Have we become convinced that productivity is our goal, and to survive we have to be one of the fittest? If we are not careful, we can read that into our spiritual lives. Is our perception that productive, pruned branches are rewarded while nonproductive branches are punished? If this is true, then God demands that we produce fruit as some form of appeasement. But if we think about this, we can see that this reading is not about production, but about connection. Productivity does not usually create deep abiding presence and/or intimate relationships. Productivity creates business transactions. Jesus is not talking about a business transaction! Jesus invites us to, and offers us, connection, relationship, and intimacy.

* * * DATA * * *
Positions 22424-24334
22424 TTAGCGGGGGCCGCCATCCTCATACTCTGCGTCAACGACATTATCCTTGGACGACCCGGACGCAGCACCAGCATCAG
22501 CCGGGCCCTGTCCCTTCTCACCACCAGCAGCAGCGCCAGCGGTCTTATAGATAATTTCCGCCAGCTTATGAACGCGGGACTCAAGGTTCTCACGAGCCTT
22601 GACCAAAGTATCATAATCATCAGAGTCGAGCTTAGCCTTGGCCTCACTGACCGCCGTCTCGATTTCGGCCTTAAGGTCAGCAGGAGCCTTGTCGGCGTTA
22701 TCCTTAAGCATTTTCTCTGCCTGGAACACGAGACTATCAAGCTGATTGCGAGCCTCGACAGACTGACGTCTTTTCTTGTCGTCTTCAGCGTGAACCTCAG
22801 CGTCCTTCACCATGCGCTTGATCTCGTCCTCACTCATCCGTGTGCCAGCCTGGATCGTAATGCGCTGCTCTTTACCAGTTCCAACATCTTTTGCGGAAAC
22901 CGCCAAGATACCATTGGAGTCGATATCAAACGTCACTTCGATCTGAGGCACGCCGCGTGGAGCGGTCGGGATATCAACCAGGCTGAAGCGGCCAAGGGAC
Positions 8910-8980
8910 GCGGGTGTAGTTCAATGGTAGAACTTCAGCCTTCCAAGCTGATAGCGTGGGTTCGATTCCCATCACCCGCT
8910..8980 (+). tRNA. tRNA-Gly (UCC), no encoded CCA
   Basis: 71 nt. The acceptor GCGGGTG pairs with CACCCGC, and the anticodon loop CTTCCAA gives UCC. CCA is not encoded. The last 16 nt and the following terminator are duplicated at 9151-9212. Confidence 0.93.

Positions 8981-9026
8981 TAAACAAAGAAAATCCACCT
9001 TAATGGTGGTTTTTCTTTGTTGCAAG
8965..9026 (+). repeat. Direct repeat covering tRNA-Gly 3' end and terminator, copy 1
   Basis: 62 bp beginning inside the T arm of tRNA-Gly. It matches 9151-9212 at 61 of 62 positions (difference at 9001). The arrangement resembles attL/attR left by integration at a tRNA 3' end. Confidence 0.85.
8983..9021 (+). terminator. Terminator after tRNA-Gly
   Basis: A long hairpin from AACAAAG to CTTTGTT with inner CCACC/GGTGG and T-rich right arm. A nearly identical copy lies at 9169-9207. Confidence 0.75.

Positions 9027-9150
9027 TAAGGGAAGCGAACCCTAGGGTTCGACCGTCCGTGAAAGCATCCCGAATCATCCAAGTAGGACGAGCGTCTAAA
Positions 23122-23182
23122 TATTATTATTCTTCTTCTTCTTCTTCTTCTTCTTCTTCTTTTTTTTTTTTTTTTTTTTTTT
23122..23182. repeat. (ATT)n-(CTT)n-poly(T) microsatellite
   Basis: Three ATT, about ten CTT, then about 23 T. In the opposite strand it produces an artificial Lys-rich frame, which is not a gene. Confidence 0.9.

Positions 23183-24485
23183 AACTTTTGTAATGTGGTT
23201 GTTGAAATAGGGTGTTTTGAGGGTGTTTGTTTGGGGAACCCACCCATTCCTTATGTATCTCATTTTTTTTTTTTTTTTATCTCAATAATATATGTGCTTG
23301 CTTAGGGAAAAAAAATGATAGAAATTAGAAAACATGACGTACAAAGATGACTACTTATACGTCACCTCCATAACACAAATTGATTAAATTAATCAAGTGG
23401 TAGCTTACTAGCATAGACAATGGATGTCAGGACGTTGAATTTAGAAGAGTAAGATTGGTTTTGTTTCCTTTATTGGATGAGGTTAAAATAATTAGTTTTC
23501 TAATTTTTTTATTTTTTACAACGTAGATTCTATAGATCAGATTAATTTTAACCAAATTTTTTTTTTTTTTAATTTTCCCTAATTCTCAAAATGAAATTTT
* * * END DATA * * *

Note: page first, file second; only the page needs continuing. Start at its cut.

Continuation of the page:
Where is my spiritual life right now? Am I living a connected or a disconnected life? We produce good fruit when we stay connected: long-term friendships, solid marriages, kinships, community loyalty, and commitment to others in social justice, equality, and diversity. We may not be able to choose whether or not we produce fruit, but we can choose to stay connected—to our loved ones, our larger community, to Jesus as the source of our loving. It is our roots, our connection, and our growth that matter.
Am I keeping the roots I’ve established healthy? How much am I growing? What fruit comes from these life-giving connections? Are the results (the fruits) of my connections acceptable to me? In answering these questions, don’t answer about the quantity of your life, answer with the quality of your life. Because that is what Jesus is after and the deeper question Jesus asks each of us. It is the invitation to join the conversation, to participate, to become more authentically connected, which is to say, to be fully alive.